Work like Foster’s plays an important part in engaging residents on a personal, visceral level to better promote a message that local organizations like BRASS continually address. With so many residents unaware of the full and far-reaching effects of HIV, local organizations dedicated to preventing the spread of this disease have a specific strategy: educating both the infected and those who think they’re unaffected. By informing the uninfected about how to prevent and avoid infection, and making sure residents with the virus are aware of their cases and won’t spread the virus further, residents can collectively stop the spread of disease and dedicate more time to helping those who have HIV or AIDS.
Gonzales’ Face to Face Enrichment Center founder Gabrielle Johnson began working with AIDS patients and outreach with BRASS in 1998, but created the Enrichment Center to address AIDS and other community issues in Ascension parish. She regularly speaks to schools, churches and community centers about HIV statistics and prevention methods, and both organizations’ offices offer free HIV testing that she said has become increasingly straightforward. The needle-to-vein blood sampling is no longer necessary.
“We don’t mess with needles here,” she said, referring to the potentially un- attractive blood sampling test method.
The Enrichment Center’s small but invitingly cozy office hosts counseling space and pamphlets on HIV and other health information along with the free OraQuick ADVANCE® Rapid HIV-1/2 Antibody Tests. These tests mix an oral swab from one’s mouth in a bottle of solutions that show HIV results in a matter of 20 minutes.
“I wish more people would come and get tested,” Johnson said. “I mean, it’s here and it’s free.”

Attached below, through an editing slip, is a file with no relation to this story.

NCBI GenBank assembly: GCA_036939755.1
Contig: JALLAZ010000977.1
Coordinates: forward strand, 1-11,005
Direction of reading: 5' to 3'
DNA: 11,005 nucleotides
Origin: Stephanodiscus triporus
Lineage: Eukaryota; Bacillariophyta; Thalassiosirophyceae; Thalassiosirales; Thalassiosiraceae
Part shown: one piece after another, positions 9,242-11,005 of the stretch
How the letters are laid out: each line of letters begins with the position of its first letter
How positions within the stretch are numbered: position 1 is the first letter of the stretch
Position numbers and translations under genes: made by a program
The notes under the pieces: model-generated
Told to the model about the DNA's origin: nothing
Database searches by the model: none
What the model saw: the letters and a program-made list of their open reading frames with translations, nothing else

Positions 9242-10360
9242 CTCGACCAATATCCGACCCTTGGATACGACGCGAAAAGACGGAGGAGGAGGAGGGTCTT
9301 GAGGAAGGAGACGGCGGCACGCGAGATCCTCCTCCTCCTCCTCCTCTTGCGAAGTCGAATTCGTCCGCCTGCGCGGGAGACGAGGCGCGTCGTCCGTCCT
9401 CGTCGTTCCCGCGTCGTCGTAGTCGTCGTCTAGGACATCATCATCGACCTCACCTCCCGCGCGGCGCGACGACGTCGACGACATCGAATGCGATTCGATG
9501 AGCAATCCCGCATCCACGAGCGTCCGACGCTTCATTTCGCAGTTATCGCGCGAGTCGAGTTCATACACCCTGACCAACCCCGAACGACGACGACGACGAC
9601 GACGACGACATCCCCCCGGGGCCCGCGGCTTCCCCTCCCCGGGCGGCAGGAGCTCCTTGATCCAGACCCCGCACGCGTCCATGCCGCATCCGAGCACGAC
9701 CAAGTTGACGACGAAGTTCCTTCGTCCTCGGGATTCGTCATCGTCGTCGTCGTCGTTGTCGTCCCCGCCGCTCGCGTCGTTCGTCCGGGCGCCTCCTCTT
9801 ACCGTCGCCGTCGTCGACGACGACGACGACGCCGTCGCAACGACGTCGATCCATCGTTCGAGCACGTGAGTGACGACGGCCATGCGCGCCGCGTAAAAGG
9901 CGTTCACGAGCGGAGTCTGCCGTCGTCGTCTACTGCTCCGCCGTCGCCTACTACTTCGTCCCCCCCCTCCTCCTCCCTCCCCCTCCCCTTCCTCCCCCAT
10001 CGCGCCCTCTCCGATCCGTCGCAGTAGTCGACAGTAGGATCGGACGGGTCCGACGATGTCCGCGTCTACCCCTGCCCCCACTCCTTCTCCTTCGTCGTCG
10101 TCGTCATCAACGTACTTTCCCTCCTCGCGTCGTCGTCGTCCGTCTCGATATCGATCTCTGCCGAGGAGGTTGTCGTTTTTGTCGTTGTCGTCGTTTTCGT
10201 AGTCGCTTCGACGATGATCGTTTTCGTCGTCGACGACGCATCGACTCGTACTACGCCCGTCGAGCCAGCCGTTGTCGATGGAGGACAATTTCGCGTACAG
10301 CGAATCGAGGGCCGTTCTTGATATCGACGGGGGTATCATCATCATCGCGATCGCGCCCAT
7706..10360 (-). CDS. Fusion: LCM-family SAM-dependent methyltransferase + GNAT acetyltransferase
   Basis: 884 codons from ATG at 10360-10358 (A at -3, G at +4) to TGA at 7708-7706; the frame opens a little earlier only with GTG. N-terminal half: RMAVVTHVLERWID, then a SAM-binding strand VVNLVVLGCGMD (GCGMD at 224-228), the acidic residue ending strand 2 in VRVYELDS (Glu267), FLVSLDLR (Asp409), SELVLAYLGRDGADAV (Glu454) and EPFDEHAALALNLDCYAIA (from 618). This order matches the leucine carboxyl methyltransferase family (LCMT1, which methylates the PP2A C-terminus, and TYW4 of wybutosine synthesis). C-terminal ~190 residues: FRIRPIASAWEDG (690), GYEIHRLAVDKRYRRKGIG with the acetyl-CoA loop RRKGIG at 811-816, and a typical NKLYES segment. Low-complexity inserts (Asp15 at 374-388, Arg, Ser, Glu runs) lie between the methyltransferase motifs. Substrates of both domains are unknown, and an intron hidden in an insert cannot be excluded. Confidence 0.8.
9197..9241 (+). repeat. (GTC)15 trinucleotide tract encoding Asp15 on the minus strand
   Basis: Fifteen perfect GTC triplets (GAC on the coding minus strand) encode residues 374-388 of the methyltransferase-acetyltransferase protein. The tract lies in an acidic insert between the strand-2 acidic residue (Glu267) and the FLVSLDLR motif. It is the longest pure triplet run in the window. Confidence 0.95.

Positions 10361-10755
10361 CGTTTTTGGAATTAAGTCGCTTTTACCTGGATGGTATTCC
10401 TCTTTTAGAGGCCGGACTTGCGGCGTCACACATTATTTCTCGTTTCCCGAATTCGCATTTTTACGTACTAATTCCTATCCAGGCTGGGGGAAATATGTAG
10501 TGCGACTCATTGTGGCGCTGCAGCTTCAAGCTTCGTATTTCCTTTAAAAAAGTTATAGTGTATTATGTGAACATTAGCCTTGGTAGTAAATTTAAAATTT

Johnson said her organization outreach always seems well received. Most churches and schools she visits often ask for her organization to return.
Face to Face presentations seem particularly impactful to schools, she said.
“The kids are amazed. Whenever we talk about the stats and the symptoms of HIV it’s like their eyes get really big,” Johnson said. “We think we’re having a positive effect on them, and we hope we are, but we’re still getting those positive test results.”
Despite positive feedback from using this information in her outreach, Johnson said some attitudes undermine her organization’s work. She explained certain victims aren’t concerned about the severity of these diseases; they neglect tests out of fear of positive results or they actively seek out diseases for governmental benefits.
“There are those people who they call ‘bug chasers’ who want to get infected so they can get the benefits like the housing,” Johnson said. “So they’re intentionally trying to get infected.”
Under the Louisiana Ryan White Health Insurance Program, those affected by HIV can receive health insurance aid and temporary or potentially permanent housing.
Johnson also added that most cases who test positive for HIV in the Baton Rouge region are high school men, many of whom aren’t concerned about the consequences. She explained victims can feel complacent in contracting these diseases because they come from poor living environments, have bad role models and feel they will never amount to anything greater.
“Whether you’re HIV positive or negative, or your partner is HIV positive or negative, they have a choice as to whether or not they want to be with you,” Foster said. “Going around and being intimate with someone and not letting them know — that’s not a good thing.”
Johnson’s husband, founder and CEO of BRASS, Reverend A.J. Johnson said the limited number of AIDS service